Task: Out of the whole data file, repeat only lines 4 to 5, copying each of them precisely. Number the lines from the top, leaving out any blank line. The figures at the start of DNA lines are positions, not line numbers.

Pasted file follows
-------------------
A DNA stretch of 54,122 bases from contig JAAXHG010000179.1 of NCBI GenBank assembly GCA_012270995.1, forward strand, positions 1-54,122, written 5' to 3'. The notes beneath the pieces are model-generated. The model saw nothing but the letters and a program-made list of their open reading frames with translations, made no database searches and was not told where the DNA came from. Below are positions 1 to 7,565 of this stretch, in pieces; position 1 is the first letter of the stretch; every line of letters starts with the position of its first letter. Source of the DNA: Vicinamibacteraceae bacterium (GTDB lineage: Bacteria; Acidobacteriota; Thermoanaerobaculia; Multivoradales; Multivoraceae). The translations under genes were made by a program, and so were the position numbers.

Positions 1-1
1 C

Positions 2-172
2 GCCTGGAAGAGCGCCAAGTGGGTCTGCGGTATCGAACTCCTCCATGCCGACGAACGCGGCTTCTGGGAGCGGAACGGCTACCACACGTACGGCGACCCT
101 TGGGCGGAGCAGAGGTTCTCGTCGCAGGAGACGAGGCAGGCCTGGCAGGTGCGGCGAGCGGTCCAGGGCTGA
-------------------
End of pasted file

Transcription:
Positions 2-172
2 GCCTGGAAGAGCGCCAAGTGGGTCTGCGGTATCGAACTCCTCCATGCCGACGAACGCGGCTTCTGGGAGCGGAACGGCTACCACACGTACGGCGACCCT